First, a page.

Temperature and salinity data from binned CTD data collected during R/V Hugh R. Sharp cruise HRS1414 in the Mid and South-Atlantic Bight from July to August of 2014 (DANCE project)

Website: https://www.bco-dmo.org/dataset/731502
Data Type: Cruise Results
Version: 1
Version Date: 2018-03-23

Project
» Collaborative Research: Impacts of atmospheric nitrogen deposition on the biogeochemistry of oligotrophic coastal waters (DANCE)
ContributorsAffiliationRole
Najjar, RaymondPennsylvania State University (PSU)Principal Investigator, Contact
Herrmann, MariaPennsylvania State University (PSU)Scientist
York, Amber D.Woods Hole Oceanographic Institution (WHOI BCO-DMO)BCO-DMO Data Manager

Abstract
Temperature and salinity data from binned CTD data collected during R/V Hugh R. Sharp cruise HRS1414 in the Mid and South-Atlantic Bight from July to August of 2014 (DANCE project)


Coverage

Spatial Extent: N:38.7953 E:-71.1622 S:33.6435 W:-74.4263
Temporal Extent: 2014-07-31 - 2014-08-14

Dataset Description

Temperature and salinity data from 29 CTD casts during DANCE cruise HRS1414 aboard the R/V Hugh R. Sharp binned into 0.5-m depth intervals.


Acquisition Description

CTD casts were conducted using a Sea-Bird SBE-911+ during the R/V Hugh R. Sharp cruise HRS1414.


Processing Description

Raw CTD output was binned into 0.5-m intervals using Matlab. Raw CTD output used is available at http://www.rvdata.us/catalog/HRS1414

BCO-DMO Data Manager Processing Notes:
* added a conventional header with dataset name, PI name, version date
* modified parameter names to conform with BCO-DMO naming conventions
* Two tabular datasets from two separate files were joined to form this dataset (dance_DATASET_ctd_bin.xlsx and dance_deployment_CTD_cast_time_and_location.xlsx).  One contained cast information, and one the ctd salinity and temperature data
* The data parameter format was changed to use the following number of decimal places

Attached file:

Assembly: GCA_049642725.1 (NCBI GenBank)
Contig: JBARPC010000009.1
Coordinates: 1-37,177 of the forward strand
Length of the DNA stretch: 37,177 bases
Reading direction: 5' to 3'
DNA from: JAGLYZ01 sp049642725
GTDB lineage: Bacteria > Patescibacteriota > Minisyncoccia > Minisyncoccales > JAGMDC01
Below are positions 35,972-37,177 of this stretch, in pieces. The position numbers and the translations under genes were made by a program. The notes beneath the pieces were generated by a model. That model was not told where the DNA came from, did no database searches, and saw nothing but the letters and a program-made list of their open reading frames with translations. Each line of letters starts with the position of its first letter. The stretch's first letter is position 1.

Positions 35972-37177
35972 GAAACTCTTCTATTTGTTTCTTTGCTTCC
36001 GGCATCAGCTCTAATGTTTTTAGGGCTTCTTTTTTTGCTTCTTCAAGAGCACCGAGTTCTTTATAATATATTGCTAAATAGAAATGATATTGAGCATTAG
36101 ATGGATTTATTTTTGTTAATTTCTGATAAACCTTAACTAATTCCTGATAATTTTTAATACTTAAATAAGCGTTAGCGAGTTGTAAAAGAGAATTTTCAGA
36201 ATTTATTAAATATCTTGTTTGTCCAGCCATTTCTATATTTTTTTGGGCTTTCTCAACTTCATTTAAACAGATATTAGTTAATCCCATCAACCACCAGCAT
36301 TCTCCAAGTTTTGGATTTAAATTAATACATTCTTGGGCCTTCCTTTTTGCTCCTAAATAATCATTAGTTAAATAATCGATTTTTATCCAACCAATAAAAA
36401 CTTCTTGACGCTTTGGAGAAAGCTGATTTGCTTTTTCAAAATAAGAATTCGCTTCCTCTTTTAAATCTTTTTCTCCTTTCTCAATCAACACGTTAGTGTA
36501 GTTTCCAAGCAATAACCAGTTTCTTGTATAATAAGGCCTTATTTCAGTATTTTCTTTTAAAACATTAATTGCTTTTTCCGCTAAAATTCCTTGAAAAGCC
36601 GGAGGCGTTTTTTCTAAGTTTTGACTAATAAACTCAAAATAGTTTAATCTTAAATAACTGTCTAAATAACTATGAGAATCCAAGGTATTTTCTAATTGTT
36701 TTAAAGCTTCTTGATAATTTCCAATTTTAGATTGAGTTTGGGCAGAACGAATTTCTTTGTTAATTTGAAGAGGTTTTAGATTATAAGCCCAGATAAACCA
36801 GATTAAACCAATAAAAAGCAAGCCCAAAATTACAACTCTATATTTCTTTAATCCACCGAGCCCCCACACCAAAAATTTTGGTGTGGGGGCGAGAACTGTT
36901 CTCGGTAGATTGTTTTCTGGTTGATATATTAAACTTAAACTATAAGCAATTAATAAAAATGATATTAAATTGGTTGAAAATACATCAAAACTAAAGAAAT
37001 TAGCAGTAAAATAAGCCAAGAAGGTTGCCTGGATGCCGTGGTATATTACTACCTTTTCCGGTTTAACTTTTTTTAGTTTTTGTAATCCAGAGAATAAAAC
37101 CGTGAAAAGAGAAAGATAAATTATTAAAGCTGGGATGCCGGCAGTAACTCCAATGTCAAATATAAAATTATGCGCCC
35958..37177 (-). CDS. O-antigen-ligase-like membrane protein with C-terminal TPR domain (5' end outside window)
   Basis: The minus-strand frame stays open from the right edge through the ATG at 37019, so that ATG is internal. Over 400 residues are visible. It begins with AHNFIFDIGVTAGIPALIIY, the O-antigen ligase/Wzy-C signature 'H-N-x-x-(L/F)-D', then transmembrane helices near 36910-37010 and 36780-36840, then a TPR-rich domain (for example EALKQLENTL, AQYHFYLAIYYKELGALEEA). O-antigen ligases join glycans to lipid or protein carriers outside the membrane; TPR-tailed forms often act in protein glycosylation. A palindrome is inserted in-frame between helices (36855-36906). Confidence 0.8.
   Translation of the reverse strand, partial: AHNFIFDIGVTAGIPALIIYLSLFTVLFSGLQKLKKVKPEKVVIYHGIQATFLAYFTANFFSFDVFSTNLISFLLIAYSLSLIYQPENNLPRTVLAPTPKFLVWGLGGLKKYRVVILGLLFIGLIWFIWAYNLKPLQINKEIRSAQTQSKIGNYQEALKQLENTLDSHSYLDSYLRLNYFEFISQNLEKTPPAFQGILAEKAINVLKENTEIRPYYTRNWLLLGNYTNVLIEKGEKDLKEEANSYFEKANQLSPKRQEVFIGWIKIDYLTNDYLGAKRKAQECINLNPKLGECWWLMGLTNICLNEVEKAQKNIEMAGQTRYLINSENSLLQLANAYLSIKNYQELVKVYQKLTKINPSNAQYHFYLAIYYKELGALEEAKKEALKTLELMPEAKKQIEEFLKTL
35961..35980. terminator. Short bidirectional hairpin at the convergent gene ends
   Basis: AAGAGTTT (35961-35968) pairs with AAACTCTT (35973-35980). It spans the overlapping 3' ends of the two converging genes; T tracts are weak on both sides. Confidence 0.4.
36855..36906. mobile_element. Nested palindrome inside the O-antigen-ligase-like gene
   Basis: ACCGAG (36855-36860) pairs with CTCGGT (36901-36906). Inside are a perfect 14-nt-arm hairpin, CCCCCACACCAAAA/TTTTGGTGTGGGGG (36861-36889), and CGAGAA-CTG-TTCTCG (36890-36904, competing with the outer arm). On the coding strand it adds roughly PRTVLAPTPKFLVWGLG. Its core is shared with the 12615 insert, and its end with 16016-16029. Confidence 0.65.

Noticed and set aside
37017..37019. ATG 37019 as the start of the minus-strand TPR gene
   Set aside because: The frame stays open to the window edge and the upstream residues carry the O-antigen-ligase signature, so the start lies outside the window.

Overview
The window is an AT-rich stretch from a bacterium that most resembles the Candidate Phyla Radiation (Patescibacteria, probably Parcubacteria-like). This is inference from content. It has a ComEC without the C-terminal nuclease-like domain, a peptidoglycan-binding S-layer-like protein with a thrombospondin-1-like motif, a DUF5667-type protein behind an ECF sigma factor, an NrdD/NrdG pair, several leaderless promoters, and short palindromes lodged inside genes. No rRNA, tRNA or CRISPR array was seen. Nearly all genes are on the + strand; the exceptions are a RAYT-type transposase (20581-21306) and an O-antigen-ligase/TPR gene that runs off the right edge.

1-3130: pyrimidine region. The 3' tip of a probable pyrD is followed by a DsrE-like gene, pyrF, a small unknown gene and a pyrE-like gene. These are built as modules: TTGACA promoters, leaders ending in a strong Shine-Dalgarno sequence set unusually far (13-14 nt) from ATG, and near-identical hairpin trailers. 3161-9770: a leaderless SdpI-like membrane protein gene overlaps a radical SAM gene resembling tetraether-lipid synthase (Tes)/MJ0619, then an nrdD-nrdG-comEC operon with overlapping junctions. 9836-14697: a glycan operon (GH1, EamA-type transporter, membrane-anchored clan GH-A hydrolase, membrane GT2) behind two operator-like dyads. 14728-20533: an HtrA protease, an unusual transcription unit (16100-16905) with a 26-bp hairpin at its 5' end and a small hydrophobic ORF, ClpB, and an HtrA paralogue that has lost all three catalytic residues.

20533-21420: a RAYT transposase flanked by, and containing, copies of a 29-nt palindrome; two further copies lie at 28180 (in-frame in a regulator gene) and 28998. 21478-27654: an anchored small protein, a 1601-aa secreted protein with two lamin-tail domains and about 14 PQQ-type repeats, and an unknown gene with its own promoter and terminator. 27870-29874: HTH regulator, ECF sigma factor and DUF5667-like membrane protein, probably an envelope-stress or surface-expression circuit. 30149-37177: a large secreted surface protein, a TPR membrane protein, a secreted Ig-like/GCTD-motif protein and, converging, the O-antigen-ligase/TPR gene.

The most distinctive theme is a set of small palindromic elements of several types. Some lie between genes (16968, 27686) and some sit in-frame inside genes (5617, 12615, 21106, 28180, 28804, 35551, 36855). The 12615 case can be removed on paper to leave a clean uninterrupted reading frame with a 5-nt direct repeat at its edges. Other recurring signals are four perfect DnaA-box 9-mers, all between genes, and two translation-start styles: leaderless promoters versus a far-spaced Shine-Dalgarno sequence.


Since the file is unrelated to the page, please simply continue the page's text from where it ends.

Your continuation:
*      matlab_datenum (all 9 decimal places available, only two were displayed in the original Excel file)
*      lat/lon (4 decimal places) 
*      depth (one decimal place)
*      temp and salin (two decimal places)


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Parameters

ParameterDescriptionUnits
CTD_castCTD cast number unitless
date_stringCTD cast date and time in format "yyyy-mm-dd HH:MM" unitless
depth_mBinned depth meters
latCTD cast latitude decimal degrees
lonCTD cast lontitude decimal degrees
matlab_datenumberCTD cast date and time in Matlab datenum format unitless
salSalinity parts per thousand
tempTemperature degrees Celsius


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Instruments

Dataset-specific Instrument Name
Generic Instrument Name
CTD Sea-Bird SBE 911plus
Generic Instrument Description
The Sea-Bird SBE 911 plus is a type of CTD instrument package for continuous measurement of conductivity, temperature and pressure. The SBE 911 plus includes the SBE 9plus Underwater Unit and the SBE 11plus Deck Unit (for real-time readout using conductive wire) for deployment from a vessel. The combination of the SBE 9 plus and SBE 11 plus is called a SBE 911 plus. The SBE 9 plus uses Sea-Bird's standard modular temperature and conductivity sensors (SBE 3 plus and SBE 4). The SBE 9 plus CTD can be configured with up to eight auxiliary sensors to measure other parameters including dissolved oxygen, pH, turbidity, fluorescence, light (PAR), light transmission, etc.). more information from Sea-Bird Electronics